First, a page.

Accessibility News February 17,2018 Update

Follow us on Twitter at https://twitter.com/acnewsca

Inclusive Media and Design Inc is a proud supporter of Accessibility News.

Inclusive is ready to caption and video describe all your video for web, DVD, and computer desktop. They can also assist you in understanding and implementing Ontario’s AODA Integrated Standards’ media requirements. Consider having them check that any of your new web site content is compliant with an Accessibility Audit.

Visit http://www.inclusivemedia.ca to find out more.

The AODA Clock is Ticking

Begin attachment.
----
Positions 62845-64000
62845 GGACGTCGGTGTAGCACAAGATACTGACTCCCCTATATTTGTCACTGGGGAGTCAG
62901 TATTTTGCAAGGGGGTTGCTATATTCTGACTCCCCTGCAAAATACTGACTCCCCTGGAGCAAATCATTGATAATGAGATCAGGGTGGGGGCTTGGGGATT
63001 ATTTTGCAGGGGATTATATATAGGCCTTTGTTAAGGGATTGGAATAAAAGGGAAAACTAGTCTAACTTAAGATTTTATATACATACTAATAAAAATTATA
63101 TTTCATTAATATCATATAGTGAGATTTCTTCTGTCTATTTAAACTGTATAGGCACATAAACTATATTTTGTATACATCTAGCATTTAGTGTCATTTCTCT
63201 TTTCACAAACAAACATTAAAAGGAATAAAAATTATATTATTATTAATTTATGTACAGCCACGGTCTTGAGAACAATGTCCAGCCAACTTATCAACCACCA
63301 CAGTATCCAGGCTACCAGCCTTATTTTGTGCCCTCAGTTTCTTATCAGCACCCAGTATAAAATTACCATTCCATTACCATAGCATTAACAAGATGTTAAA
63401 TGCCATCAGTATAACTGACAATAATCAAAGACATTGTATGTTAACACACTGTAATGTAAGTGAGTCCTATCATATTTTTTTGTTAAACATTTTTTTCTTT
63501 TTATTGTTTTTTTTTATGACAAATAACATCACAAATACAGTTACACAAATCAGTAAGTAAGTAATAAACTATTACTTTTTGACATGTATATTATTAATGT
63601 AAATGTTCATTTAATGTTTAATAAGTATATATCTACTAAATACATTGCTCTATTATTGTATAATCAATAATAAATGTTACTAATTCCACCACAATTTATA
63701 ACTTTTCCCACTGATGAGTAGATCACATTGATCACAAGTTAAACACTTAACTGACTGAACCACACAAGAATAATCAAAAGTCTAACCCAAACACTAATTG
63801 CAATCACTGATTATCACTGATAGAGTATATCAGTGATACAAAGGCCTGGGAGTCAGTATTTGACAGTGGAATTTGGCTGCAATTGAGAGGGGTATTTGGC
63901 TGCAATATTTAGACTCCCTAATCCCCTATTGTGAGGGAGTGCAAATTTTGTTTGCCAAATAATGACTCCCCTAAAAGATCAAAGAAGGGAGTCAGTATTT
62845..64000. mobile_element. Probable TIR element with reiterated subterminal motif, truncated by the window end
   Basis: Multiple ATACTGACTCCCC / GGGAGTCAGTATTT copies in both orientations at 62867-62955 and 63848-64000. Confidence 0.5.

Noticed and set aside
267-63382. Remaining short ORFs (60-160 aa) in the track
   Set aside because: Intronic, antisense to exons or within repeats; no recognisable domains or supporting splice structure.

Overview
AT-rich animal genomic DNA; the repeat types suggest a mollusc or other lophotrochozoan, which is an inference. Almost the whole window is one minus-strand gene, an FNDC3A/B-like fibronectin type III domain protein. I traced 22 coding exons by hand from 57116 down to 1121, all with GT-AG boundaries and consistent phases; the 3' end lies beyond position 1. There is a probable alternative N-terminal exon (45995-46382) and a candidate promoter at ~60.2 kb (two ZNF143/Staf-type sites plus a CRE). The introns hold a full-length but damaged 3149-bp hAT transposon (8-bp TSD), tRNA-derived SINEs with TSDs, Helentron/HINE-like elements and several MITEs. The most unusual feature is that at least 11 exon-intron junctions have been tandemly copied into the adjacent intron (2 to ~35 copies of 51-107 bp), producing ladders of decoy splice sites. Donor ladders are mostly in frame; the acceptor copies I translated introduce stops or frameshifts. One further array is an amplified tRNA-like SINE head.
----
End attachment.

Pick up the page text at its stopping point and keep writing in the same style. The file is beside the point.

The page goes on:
There are 6 years, 45 weeks, 4 days until a fully Accessible Ontario! Will you be compliant?

In this Issue

It’s OK To Look At Your Phone At A Broadway Show, If Your Hearing Is Impaired

Jerry Bergman is sitting in the audience at a Broadway matinée performance of The Band’s Visit. Despite the fact that a huge sign above the stage tells the audience in English, Hebrew and Arabic to turn off cellphones, Bergman is keeping his on so he can read closed captions while watching the show.

Read more at
http://www.accessibilitynewsinternational.com/its-ok-to-look-at-your-phone-at-a-broadway-show-if-your-hearing-is-impaired/

What Would a Truly Disabled-Accessible City Look Like?

Most cities are utterly unfriendly to people with disabilities but with almost one billion estimated to be urban-dwellers by 2050, a few cities are undergoing a remarkable shift

Read more at
http://www.aoda.ca/what-would-a-truly-disabled-accessible-city-look-like/